Bánh mì is a Vietnamese baguette sandwich. It can be stuffed with all manner of meats and preserves, or tofu as shown above; common fillings include pork liver pâté, grilled barbecue pork, pork sausage (giò or chả lụa), ham, shredded chicken, hard boiled or fried eggs, and tofu patties. Picked carrot and white radish (daikon), sliced cucumber, cilantro, and hot chili peppers invariably accompany the protein fillings. Vietnamese baguettes are shorter, thicker, and more airy than a good French baguette, making a perfect platform for the light, bright flavors without overwhelming or weighing down the sandwich.
The French origins of bánh mì are clearly shown in the baguette, mayonnaise spread (or even Laughing Cow cheese), and pork pâté and meat terrines. But this is a sandwich that is wholly and truly Vietnamese. When I went to Saigon as a teenager, there was nothing I liked better than to stop at the bánh mì cart, order a fresh sandwich, and eat it all in the street with a bag of juicy chilled sugarcane.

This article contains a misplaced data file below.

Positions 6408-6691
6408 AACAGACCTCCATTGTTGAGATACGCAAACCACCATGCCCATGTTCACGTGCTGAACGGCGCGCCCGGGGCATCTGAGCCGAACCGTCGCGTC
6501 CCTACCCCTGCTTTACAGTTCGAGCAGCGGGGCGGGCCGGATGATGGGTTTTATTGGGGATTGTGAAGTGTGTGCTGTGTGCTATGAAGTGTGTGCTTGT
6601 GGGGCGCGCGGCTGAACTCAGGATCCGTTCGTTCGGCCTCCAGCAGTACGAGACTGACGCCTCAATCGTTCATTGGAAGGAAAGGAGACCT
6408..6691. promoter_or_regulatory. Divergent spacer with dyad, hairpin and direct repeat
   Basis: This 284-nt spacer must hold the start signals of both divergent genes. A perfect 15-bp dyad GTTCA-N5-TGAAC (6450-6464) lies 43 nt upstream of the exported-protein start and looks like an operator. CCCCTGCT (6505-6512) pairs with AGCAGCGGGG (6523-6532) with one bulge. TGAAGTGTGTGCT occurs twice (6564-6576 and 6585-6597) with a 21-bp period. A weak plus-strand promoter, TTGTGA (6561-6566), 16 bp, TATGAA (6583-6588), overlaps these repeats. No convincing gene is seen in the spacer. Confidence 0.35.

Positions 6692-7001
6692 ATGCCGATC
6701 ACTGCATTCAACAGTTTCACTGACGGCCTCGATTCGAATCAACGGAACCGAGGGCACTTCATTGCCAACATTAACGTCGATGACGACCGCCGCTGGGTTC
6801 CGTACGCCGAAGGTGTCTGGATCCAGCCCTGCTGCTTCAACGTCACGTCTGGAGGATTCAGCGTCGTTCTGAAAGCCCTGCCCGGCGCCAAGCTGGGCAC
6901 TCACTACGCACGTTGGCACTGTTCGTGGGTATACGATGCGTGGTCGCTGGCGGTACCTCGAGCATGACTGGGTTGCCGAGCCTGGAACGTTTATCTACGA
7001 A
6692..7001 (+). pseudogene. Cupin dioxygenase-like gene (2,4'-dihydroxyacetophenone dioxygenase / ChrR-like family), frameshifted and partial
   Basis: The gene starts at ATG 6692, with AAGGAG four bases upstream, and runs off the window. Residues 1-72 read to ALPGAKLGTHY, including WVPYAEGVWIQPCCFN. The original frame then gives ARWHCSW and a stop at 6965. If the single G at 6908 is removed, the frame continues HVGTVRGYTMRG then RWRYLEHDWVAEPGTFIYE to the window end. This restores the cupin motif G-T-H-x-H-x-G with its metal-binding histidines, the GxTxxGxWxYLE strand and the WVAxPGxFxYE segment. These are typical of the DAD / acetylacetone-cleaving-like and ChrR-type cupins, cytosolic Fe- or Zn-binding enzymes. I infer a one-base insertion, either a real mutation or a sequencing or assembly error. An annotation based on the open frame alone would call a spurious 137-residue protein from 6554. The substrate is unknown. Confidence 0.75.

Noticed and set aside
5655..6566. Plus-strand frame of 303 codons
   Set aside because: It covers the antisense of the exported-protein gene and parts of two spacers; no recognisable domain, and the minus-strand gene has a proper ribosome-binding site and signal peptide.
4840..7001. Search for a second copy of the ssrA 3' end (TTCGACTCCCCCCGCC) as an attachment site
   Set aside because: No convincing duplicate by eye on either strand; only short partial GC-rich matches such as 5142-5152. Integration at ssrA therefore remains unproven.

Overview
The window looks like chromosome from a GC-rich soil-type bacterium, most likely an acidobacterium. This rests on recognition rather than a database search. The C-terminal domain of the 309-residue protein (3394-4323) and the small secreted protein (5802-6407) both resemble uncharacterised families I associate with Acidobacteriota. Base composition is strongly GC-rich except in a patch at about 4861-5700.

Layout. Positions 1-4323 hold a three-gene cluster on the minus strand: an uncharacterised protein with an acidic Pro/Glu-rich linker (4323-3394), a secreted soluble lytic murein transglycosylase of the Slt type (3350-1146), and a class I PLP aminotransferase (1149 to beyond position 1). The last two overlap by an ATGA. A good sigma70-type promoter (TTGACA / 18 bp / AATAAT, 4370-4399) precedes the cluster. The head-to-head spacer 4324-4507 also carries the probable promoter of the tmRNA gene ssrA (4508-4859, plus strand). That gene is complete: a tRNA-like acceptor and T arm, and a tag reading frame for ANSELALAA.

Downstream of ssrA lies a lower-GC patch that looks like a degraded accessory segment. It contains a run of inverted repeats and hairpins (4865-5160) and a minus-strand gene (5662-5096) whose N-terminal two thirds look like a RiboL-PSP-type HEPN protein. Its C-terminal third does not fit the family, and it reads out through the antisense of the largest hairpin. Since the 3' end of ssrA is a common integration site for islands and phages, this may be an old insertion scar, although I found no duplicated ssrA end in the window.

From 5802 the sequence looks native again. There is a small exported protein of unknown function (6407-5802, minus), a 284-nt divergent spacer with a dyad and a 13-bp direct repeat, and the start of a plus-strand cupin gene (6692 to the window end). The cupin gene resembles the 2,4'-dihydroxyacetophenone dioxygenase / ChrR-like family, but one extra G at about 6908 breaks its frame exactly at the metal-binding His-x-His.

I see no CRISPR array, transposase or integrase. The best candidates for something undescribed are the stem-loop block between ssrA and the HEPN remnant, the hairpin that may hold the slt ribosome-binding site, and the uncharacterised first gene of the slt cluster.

Now I make bánh mì with slices of fried lemongrass-pepper tofu, which has all the flavor of the meats, only fresher and brighter.
- 1 Vietnamese baguette
- 1 Tbsp mayonnaise (thick, yellow French mayonnaise) or unsalted butter
- 2 slices of lemongrass-pepper tofu
- [if you wish to use meats: 1 Tbsp soft pork liver pâté, 4 slices pork sausage giò, plus any other meats listed above such as sliced ham or shredded chicken]
- 4 thin, long slices English cucumber
- sliced pickled daikon (carrot and white radish)
- 1 fresh hot red chili (or jalapeno pepper), thinly sliced
- Slice the baguette down the middle and spread both sides with mayonnaise or butter. If using pâté, spread on both sides as well.
- Arrange the sliced tofu or meats on bottom side of baguette. Pile the cucumber, daikon, cilantro, and chili on the other side. Squash baguette together and serve immediately.